These stockings can also be worn after a DVT diagnosis to reduce some of the discomfort and swelling. Previously, compression stockings were used after acute DVT to prevent a condition called post-thrombotic syndrome (PTS), which can manifest as chronic swelling, pain, skin lesions and ulcers in the lower extremities. However, this is no longer the recommendation.

Compression stockings can also be worn preventively.

For best results, put on compression stockings first thing in the morning before getting up and moving. Moving around can cause swelling. Then it can become more difficult to put on the stockings. Remember that you must remove stockings before showering.

Because compression stockings are elastic and tight, applying lotion to the skin before putting the stocking on can help the material slide down your leg. Make sure the lotion is fully absorbed into your skin before attempting to put the stockings on.

To put on a compression stocking, grasp the top of the stocking, roll toward the heel, place your foot inside the stocking, and then slowly pull the stocking up your leg. Wear the stockings throughout the day and only take them off before bedtime. After each use, wash the stockings with mild soap and air dry. Replace your stockings every four to six months.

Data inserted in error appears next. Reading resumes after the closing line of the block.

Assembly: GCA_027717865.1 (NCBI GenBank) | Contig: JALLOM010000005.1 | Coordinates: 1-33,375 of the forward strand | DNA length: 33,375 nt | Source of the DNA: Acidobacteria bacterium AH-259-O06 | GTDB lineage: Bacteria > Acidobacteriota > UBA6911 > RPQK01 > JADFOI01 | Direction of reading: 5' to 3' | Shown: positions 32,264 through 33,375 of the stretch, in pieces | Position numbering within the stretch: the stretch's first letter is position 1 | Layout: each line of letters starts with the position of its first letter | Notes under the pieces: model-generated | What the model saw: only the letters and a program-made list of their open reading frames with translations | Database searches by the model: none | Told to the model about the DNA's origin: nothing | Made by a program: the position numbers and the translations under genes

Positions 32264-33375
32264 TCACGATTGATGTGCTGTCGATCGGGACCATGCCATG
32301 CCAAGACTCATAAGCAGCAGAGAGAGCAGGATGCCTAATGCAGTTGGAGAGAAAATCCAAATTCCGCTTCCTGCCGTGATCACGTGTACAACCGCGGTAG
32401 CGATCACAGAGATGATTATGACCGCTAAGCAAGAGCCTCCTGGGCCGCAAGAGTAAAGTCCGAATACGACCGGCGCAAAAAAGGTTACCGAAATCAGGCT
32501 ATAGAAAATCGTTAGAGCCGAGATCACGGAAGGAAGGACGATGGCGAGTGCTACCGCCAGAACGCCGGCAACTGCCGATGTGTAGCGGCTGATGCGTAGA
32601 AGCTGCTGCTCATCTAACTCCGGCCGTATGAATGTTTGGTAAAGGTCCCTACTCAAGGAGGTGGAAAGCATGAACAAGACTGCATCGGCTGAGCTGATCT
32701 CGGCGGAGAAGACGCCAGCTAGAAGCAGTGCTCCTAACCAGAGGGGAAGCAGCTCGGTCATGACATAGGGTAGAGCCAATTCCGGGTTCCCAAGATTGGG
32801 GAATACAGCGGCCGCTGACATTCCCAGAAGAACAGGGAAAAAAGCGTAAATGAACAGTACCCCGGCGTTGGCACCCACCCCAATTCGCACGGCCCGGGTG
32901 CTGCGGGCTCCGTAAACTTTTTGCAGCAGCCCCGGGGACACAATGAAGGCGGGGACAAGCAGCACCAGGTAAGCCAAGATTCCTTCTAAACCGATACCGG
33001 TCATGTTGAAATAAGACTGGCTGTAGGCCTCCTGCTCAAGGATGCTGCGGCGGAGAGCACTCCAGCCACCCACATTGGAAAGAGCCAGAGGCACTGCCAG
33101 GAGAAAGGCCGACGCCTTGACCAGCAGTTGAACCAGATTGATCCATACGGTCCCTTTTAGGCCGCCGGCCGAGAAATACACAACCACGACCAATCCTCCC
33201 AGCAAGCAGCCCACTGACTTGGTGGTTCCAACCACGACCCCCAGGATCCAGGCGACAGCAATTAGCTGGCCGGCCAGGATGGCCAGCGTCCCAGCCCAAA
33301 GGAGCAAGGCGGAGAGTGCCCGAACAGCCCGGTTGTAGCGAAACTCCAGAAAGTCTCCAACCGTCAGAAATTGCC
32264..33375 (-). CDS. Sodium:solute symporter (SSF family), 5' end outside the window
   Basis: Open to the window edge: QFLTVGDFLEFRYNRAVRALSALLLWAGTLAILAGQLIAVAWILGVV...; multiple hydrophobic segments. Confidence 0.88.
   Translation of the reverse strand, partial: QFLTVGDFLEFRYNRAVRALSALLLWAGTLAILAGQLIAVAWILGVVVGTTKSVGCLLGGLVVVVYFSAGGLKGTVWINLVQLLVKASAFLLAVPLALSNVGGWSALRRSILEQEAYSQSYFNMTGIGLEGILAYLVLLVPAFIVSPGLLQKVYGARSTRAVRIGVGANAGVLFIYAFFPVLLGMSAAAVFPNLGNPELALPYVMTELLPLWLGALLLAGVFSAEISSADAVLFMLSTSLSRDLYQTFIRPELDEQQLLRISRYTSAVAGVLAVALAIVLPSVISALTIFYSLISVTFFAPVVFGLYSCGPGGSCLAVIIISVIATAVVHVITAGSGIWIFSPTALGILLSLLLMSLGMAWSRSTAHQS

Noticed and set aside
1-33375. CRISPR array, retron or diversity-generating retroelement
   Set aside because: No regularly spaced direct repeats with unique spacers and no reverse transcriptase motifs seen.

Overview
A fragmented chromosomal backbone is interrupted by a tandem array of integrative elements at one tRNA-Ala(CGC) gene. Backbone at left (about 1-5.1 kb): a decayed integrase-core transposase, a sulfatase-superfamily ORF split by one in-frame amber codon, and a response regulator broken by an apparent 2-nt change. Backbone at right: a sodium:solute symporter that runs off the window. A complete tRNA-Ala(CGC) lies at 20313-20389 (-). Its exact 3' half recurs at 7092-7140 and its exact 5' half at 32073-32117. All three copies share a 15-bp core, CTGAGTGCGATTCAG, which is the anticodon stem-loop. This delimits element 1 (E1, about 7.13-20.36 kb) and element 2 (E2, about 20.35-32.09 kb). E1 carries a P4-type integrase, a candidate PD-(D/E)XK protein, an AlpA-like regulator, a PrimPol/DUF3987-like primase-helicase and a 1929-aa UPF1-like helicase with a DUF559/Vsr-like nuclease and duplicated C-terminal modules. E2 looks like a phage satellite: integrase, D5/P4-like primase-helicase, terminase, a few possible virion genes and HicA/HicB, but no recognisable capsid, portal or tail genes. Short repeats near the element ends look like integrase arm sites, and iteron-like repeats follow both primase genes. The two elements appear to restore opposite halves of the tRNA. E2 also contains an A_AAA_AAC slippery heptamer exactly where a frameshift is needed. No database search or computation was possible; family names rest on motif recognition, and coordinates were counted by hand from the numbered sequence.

Which compression stockings are best for preventing DVT?

Compression stockings are available in different degrees of firmness. It is therefore important to find stockings with the right pressure. Choose between knee-high, high or long stockings. Your doctor may recommend knee-high stockings if you have swelling below the knee, or thigh-high or full length stockings if you have swelling above the knee.

Although your doctor can prescribe a prescription for compression stockings, you don't need a prescription for stockings up to 20mmHg. mmHg is a measure of pressure. Stockings with higher values have a higher degree of compression.

The recommended density for TVT is between 30 and 40 mmHg. Compression options include mild (8 to 15 mmHg), medium (15 to 20 mmHg), firm (20 to 30 mmHg), and extra firm (30 to 40 mmHg).

The right level of tightness is also required to prevent DVT. Compression stocking sizes vary by brand. Therefore, you must first take body measurements and then refer to the brand's size chart to determine the correct size for you.

To find your knee high stocking size, measure the circumference of the narrowest part of your ankle, the widest part of your calf, and your calf length from the floor to the bend of the knee. For thigh-length or full-length stockings, you must also measure the widest part of your thighs and your leg length, starting from the floor to the bottom of your buttocks.


DVT can cause pain and swelling. It can be a potentially life-threatening condition if a blood clot gets into your lungs. Learn how to recognize symptoms of this condition, especially if you've recently traveled long distances, had trauma, or had surgery. Seek treatment if you suspect a blood clot in your leg.

If you are about to have surgery or planning a long journey, ask your doctor about wearing compression stockings to prevent DVT.